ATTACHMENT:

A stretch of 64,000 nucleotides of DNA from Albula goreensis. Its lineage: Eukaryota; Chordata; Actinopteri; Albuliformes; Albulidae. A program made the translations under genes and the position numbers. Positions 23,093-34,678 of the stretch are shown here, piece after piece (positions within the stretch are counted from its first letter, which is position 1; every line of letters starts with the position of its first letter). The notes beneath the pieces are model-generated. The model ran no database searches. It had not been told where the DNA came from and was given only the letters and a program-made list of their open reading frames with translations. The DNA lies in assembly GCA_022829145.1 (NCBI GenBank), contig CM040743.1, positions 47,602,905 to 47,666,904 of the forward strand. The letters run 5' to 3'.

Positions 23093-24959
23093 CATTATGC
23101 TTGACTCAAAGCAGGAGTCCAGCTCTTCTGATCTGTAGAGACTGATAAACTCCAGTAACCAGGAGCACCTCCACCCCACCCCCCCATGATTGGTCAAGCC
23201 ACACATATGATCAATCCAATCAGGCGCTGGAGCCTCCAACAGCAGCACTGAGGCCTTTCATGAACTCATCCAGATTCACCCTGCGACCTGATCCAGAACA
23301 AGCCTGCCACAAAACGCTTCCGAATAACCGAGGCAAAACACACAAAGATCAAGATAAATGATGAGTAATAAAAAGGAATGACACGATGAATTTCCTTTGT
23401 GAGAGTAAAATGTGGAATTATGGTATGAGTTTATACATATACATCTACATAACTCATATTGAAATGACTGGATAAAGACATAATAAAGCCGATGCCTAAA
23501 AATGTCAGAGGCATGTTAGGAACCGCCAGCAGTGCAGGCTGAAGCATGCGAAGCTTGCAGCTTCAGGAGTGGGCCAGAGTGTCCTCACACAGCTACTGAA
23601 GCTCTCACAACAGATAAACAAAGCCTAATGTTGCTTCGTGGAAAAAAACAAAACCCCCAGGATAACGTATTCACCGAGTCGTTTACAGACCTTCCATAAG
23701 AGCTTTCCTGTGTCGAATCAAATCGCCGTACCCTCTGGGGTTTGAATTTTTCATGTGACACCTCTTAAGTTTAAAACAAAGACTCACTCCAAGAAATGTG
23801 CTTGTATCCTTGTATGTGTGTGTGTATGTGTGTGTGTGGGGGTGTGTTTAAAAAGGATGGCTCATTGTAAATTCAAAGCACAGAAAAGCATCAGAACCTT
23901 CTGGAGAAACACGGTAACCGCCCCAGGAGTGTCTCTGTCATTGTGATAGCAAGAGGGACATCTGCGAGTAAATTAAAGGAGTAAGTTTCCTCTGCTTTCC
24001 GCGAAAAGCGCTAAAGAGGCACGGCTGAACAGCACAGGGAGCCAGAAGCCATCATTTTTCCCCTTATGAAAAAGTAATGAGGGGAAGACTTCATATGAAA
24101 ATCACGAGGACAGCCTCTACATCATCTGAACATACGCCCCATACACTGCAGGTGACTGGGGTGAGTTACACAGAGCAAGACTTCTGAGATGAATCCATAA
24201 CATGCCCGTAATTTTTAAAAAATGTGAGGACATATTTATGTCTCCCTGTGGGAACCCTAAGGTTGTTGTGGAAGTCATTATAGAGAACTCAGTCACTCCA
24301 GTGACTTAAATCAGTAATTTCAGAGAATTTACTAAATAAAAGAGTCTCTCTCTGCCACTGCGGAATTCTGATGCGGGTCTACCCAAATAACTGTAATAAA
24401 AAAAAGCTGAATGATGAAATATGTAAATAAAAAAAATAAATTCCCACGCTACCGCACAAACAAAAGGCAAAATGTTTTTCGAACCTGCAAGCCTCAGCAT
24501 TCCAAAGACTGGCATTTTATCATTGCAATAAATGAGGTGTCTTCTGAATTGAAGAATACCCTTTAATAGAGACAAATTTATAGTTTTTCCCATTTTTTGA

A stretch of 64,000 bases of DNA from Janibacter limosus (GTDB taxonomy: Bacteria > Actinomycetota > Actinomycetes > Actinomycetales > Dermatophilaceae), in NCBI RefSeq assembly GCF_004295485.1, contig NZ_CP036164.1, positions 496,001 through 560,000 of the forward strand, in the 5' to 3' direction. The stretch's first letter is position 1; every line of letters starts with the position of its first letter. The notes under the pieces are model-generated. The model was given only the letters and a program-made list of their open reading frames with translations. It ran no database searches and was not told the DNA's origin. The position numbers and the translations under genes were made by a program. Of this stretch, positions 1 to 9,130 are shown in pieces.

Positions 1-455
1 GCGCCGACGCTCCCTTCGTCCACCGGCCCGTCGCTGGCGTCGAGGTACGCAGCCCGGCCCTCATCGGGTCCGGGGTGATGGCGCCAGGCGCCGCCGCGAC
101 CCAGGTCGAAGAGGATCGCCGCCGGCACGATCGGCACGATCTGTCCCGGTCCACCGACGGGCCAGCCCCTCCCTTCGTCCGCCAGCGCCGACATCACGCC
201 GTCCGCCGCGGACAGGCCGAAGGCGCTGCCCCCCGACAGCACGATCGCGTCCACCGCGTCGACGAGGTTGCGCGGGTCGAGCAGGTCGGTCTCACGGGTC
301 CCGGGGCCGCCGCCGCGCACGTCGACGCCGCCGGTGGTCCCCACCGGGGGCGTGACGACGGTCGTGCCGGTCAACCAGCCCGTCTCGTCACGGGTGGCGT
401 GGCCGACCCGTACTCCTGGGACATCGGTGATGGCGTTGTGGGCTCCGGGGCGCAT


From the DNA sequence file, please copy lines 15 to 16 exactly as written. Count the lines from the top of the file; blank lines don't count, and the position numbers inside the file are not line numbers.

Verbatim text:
24201 CATGCCCGTAATTTTTAAAAAATGTGAGGACATATTTATGTCTCCCTGTGGGAACCCTAAGGTTGTTGTGGAAGTCATTATAGAGAACTCAGTCACTCCA
24301 GTGACTTAAATCAGTAATTTCAGAGAATTTACTAAATAAAAGAGTCTCTCTCTGCCACTGCGGAATTCTGATGCGGGTCTACCCAAATAACTGTAATAAA